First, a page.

Kid A’s anniversary will come and I will make myself a drink, think of landscapes, road trips, past loves, old friends— the life thus lived, the life which remains. I will think of “Idioteque,” “Here I’m alive/ Everything all of the time.”




Amy Lawless

Dateline Boston: This is really happening

August 14, 2001–I was at Suffolk Downs with my friends seeing my first Radiohead show ever. For those unfamiliar, Suffolk Downs is Boston’s horse racing track. Previous to that night, I had never been there. All you need to know is that it’s both awful (isn’t all horse racing kind of awful?) and near Logan Airport. We gleefully smoked a ton of pot making merry horse and dog racing jokes. I couldn’t even bore you with a description of who said what. Memory does not serve. I do remember, however, what happened during the show.

The sun finally started to fucking set in that August blue that makes everyone want to live forever. But unfortunately, Radiohead was in a foreshadowing mood. Idioteque. During Idioteque the planes from Logan began to pound down overhead at rush hour pace. Low. Loud. Almost as loud as Radiohead.

Ice age coming
Ice age coming

Here I’m alive

The intensity of these words while the planes flew low (I mean dangerously low over the crowd) was terrifying. Women and children first. I felt like something really bad was happening or about to happen and please don’t assume it was a weed freakout. My friends all felt like something bad was going to happen also. The whole crowd’s energy implied something bad was about to happen.

Something bad was about to happen.

This was really happening.

I felt a message in the song and in the planes over head – that is, in the juxtaposition. Since that night I have learned a lot. I don’t believe in fate. But that night cross my hahhht there was an awful stink in the air and it wasn’t the horses’ shit from Suffolk Downs.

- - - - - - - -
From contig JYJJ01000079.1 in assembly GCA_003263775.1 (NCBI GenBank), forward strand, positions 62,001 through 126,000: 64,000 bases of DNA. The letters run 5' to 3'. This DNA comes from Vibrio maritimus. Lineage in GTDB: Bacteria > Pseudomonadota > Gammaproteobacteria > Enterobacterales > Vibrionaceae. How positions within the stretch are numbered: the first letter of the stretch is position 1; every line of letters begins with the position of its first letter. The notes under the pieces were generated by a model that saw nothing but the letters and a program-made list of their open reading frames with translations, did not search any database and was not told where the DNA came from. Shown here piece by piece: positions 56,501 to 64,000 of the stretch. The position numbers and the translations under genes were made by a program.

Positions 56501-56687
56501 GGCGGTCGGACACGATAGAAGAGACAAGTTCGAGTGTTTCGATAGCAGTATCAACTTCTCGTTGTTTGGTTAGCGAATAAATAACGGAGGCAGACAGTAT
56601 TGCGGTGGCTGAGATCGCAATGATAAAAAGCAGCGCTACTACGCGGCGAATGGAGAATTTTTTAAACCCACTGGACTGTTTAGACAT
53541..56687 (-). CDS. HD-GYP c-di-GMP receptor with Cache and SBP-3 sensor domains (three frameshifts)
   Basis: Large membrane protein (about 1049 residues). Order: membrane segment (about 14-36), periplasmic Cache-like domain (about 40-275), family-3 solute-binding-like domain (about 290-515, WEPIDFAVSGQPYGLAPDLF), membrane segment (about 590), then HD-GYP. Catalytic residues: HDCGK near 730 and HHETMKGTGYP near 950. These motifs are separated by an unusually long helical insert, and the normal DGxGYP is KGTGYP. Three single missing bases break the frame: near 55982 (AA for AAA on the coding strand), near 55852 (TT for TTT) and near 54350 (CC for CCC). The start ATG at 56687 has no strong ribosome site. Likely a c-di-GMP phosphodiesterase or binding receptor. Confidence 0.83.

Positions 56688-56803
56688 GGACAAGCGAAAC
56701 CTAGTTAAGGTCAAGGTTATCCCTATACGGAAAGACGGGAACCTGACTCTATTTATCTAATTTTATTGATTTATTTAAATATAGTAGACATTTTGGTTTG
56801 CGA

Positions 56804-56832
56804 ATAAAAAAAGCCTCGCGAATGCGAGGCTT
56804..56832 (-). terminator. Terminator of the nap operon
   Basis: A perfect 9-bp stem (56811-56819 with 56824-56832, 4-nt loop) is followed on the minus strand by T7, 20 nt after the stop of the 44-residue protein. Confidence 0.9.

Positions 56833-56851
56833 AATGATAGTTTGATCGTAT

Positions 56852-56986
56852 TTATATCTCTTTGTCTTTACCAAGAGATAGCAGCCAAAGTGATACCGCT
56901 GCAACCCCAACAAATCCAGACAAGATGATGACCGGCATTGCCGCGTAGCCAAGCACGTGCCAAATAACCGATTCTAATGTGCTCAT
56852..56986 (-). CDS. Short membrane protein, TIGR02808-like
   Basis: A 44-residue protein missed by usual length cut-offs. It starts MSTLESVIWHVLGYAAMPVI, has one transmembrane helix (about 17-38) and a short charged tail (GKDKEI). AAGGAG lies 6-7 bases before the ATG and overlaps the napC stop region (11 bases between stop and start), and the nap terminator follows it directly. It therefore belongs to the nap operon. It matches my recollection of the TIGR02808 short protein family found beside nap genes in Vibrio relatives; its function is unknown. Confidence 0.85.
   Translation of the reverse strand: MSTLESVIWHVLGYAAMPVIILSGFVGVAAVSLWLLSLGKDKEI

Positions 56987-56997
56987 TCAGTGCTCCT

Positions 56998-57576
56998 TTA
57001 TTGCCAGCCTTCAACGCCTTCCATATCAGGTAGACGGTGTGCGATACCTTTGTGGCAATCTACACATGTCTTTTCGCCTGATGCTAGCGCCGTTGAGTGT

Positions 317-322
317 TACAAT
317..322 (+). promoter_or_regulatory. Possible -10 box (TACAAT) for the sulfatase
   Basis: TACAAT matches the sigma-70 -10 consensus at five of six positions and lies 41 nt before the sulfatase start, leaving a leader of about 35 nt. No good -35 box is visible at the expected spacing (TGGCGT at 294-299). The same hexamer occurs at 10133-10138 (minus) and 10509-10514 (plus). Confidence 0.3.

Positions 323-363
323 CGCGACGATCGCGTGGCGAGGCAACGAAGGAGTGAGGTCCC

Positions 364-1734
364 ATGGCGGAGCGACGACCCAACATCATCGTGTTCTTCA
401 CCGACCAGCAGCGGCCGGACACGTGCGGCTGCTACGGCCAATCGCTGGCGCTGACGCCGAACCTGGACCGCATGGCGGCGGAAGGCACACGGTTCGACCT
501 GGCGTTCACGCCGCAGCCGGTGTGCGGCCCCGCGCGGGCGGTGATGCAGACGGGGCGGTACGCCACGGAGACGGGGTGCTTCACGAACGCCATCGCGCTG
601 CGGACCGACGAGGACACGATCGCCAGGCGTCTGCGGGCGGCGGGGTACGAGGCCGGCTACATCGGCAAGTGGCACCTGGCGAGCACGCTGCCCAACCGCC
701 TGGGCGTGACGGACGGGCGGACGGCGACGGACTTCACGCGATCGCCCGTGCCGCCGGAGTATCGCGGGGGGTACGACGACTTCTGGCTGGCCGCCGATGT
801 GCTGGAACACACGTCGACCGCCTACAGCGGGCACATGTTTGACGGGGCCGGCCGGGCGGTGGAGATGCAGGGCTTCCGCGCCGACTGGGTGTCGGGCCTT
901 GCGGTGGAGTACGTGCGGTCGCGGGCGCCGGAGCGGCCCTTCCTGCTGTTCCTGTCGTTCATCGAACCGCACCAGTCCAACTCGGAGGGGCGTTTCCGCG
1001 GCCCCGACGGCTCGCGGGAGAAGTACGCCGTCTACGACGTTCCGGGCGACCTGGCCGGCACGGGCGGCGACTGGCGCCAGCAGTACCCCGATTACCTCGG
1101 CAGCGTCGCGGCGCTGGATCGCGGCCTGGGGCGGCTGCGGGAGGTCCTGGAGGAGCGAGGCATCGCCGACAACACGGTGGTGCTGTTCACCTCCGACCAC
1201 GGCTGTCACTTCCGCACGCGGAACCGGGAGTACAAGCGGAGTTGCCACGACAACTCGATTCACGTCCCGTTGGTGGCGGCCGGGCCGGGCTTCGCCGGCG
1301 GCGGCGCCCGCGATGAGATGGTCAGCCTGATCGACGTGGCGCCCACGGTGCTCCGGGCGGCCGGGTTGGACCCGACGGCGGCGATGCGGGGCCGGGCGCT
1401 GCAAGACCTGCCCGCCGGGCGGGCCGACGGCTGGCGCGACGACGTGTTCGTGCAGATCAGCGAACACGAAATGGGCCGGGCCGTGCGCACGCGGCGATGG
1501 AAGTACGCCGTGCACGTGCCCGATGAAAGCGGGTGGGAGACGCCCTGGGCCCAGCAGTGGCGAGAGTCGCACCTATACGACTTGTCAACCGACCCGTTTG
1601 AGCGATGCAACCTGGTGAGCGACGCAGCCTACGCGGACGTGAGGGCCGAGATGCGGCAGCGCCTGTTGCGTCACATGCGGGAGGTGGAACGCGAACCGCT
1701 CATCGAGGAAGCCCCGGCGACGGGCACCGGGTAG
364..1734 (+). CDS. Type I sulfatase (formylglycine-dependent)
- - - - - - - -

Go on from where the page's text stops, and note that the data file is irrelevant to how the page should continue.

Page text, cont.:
9/20/10 Brooklyn


Masin Persina

I realize how common it is to hear of an album changing someone’s life. Nonetheless, may I tell you how this album brought me from an economics degree at Wake Forest, NC to writing poetry in Oakland? Nearly ten years ago I decided to pledge a fraternity. What could I do? I was a liberal, attending (for foolish reasons) a conservative university and actually feeling more lost than in high school. I don’t remember what prompted me to make a stop on a pledging errand to pick up Kid A, nor the many of dozens of listens to the album that semester. However, I do remember writing my first poem while Kid A played on my earphones. Yes, my first poem, outside of a school assignment, was about outer space and inspired by Kid A. Granted, it was not a good poem, but I’ve never recovered from the boundless feeling writing it gave me. That spring, I took a poetry workshop and found my passion. The rest followed in quick succession. I worked in Manhattan for two years, writing poetry at my cubicle. I then moved to UC Davis for an MA in Poetry, where I met my wife, Allison. And here I am, writing poems and teaching English and Creative Writing to high school students in Oakland. Always one for completing circles, I recently played Kid A to my Creative Writing class during their warm-up activity and joined them.


Michael Schiavo

Temple Mount visit prompt intifada, when the previous evening brought new reports of growing dissatisfaction

satisfactions of literature discarded, revolution mauve, sonics belonging both to people & planet, concrete rose

rose planetary hallucinations not without appeal—after all, we find ourselves in circumstances yet revealed